Uncategorized

The oxygen mask

The first time I heard the oxygen mask metaphor was a decade ago. I was listening to a financial podcast, and somebody had called in: they had no savings and were in their forties, should they save for retirement or save for their children’s education? I’m sure you’ve heard this metaphor by now: on the plane, they say to put your own oxygen mask on first for a reason. You can’t take care of somebody else if you yourself are about to perish.

It made so much sense. At the time, I was in my early 30s, living just above the poverty line with about 70K in student loan debt and building a family. We were not going to be in any way prepared for retirement or putting our kids through college.

At the same time, my parents were reaching traditional retirement age and were not able to stop working (spoiler alert, now, ten years later, at 72 and 75 they are “thinking about” “semi-retirement” in the next year or five). Everybody was flying on planes that were headed for disaster.

Take care of your own retirement, so that eventually, you will be in a condition where you can help to take care of your adult kids, or, at least, not be a drain on them. They can take out student loans for college, you can’t take out loans for retirement. Yes, yes, yes.

I’ve recently seen that metaphor repurposed, as people are talking about FIRE. “Should I max out my retirement accounts first, or fund a 529?” “Well, on an airplane, you put your own mask on first.” “I’m thinking about buying another property, but that means halting our college savings.” “Put your own mask on first.”

There’s no nice way to say this. In this situation, the metaphor fails, and it is being used to justify selfishness. People who are intending to retire early are not on a plane headed for disaster. They are on a plane headed to a resort for a 50-year-vacation, with a pilot who has been trained exceptionally well and equipment that has been checked and rechecked and replaced when necessary.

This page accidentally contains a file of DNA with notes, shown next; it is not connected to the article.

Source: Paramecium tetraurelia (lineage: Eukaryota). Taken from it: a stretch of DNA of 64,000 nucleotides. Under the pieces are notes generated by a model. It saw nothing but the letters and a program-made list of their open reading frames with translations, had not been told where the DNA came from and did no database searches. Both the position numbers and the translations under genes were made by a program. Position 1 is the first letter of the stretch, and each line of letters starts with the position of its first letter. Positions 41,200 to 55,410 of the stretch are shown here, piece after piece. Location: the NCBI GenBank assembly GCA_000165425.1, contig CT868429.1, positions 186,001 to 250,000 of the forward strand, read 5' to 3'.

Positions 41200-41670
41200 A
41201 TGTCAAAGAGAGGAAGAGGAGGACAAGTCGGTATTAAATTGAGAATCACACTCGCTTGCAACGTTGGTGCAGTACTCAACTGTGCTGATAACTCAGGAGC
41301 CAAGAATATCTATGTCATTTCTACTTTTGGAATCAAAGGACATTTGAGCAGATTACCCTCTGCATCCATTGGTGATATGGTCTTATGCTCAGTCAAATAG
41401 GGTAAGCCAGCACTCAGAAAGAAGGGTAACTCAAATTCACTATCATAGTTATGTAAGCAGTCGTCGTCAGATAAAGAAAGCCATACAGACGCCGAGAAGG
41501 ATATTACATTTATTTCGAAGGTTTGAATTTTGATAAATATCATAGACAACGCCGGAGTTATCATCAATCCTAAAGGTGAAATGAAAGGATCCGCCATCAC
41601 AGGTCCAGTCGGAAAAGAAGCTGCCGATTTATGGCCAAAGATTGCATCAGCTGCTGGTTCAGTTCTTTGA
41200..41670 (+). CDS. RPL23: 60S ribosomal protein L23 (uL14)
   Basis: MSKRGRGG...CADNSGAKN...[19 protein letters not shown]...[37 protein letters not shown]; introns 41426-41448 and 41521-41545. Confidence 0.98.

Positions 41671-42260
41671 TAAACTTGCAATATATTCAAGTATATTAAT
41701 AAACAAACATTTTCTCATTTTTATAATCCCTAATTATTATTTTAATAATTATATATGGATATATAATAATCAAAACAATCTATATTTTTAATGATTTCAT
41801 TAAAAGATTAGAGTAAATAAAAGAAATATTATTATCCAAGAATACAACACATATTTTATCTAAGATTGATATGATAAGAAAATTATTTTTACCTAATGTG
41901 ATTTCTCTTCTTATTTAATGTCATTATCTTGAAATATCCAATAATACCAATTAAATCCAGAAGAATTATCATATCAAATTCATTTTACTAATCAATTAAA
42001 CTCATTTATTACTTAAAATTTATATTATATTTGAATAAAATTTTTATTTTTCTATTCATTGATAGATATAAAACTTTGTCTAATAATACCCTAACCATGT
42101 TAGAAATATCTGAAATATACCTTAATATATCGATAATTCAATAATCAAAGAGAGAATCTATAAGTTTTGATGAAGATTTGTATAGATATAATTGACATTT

If you are in a position where you are considering retiring when you are 35, or 45, or 55, you have every right not to fund your children’s educational funds. It’s your money. But to pretend like you are looking out for their best interests by taking care of yourself is a lie. You aren’t putting your own mask on first – you don’t need a mask. You are holding all the masks for yourself just in case you might need them later while watching the child next to you suffer from an asthma attack.

It’s not a disaster to have to pay for your own college – many people do. Children aren’t entitled to getting through education without loans. But so, so many in the movement are bitter about the loans that they were forced to take out, and at the same time doing mental gymnastics to justify setting themselves up not just for retirement but early retirement while setting their children up for the same exact obstacles that they are angry were put in their own path.

We don’t max out our retirement accounts, we are still in debt. We’re heading in the right direction but we are nowhere near FI. And yet – we are in a position now where we can contribute, and do contribute, to our children’s education funds. If all continues exactly as it is going now, we will be fine to retire at 65. Our choice is to set that up as the baseline – retirement at 65. As long as we can hit that baseline, it’s time to work on our other responsibilities, such as those attached to the human beings we created.

If moving the retirement timeline forward is more important than setting your children up for a better foundation upon which to build their own finances, that’s your prerogative. But pretending that funding your own retirement rather than their education is because retiring at 45 is better for your children is a farce.

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